For a UKTM, an uninterrupted period of 5 years’ non-use in the UK can render the mark vulnerable to challenge. Applying this approach to 'cloned' UKTMs (many of which will correspond to EUTMs that have never been used in the UK) would not provide enough protection for those new comparable rights. To address this, the new law ensures that any use of the mark in the EU made before 1 January 2021, whether inside or outside the UK, will count as use of the comparable UK right.

Owners of pending EUTM applications will have to actively apply in the UK for equivalent national UK trademark protection under a new mechanism governed by UK law within 9 months after the end of the Transition Period.

If the details of the new UK application do not match those of the corresponding EUTM application, you will not be able to claim the earlier EU filing or priority dates.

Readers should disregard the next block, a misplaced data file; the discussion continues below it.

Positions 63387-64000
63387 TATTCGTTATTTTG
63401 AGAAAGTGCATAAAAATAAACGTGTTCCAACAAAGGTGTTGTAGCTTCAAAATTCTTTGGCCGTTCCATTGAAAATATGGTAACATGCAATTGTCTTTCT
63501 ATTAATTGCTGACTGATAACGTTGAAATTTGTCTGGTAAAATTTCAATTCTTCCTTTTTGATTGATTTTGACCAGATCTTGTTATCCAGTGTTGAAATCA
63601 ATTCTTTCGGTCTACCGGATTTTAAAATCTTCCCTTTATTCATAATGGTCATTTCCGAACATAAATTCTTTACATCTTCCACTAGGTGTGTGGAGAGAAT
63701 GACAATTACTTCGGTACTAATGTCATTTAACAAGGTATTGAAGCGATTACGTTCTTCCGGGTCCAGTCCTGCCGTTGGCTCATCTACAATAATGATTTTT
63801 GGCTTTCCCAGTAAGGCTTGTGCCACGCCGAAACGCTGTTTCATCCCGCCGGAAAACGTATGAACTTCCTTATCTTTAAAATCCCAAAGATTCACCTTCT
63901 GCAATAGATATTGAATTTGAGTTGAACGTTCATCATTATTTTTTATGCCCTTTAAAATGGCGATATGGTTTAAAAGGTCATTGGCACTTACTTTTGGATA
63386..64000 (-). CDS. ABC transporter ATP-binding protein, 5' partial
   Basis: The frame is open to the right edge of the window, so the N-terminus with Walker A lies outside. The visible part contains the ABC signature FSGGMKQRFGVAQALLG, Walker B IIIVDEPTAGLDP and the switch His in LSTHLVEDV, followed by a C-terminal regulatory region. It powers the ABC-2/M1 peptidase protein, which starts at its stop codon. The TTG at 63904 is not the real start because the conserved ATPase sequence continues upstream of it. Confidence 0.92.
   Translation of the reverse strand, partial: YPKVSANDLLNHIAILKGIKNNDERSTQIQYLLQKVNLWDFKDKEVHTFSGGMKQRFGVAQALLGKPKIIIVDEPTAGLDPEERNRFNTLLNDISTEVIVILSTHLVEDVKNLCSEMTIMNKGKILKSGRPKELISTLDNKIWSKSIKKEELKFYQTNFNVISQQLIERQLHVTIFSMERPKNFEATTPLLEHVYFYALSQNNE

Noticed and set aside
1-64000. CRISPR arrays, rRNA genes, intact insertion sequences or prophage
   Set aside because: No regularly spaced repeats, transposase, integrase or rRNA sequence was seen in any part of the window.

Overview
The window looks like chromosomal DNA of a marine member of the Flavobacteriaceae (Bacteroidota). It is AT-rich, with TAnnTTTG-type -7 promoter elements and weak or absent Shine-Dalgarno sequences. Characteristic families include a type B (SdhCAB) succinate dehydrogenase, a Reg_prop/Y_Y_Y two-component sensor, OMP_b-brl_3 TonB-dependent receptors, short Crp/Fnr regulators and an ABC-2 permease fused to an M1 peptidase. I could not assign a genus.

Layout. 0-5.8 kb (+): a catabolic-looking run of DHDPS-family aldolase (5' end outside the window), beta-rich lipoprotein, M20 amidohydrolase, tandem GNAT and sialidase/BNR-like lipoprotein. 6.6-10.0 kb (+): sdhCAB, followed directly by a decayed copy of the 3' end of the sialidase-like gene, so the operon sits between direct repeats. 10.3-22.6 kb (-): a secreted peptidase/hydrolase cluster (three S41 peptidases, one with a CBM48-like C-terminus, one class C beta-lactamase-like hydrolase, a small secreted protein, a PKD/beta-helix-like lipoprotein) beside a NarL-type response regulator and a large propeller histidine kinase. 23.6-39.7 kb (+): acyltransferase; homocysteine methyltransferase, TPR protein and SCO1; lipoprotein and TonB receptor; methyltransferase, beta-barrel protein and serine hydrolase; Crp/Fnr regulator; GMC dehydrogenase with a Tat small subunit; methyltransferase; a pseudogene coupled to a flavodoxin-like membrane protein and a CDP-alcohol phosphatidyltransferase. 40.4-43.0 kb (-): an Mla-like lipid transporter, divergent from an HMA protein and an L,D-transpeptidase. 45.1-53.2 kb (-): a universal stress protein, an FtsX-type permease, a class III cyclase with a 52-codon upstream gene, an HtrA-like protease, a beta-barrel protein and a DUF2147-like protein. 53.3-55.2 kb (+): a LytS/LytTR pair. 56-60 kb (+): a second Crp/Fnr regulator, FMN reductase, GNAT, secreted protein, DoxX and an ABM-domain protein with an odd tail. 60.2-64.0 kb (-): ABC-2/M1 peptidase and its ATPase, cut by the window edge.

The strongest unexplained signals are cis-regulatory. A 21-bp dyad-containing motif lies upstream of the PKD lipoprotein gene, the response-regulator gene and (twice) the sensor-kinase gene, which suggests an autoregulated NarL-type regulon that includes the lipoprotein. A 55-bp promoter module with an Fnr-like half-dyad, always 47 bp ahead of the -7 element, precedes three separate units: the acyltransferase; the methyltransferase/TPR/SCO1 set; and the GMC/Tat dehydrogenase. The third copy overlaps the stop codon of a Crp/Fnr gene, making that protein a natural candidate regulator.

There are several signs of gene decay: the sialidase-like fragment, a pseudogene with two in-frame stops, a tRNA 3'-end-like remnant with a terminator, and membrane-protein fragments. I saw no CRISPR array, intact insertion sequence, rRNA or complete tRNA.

The remainder of existing and pending EUTMs will still cover the EU-27 after the end of the transition period.

Brexit will have no impact on UK TMs.

A licence or security interest relating to an EUTM, whether recorded or not, will continue to have legal effect in the UK to the same extent as it did prior to 1 January 2020.

International TMs

Protected international trade mark registrations designating the EU will no longer be valid in the UK; these TMs will be automatically replaced by comparable UK national TMs at no cost to the rightsholder. The filing and registration date of this comparable trade mark will correspond to the date of your international registration.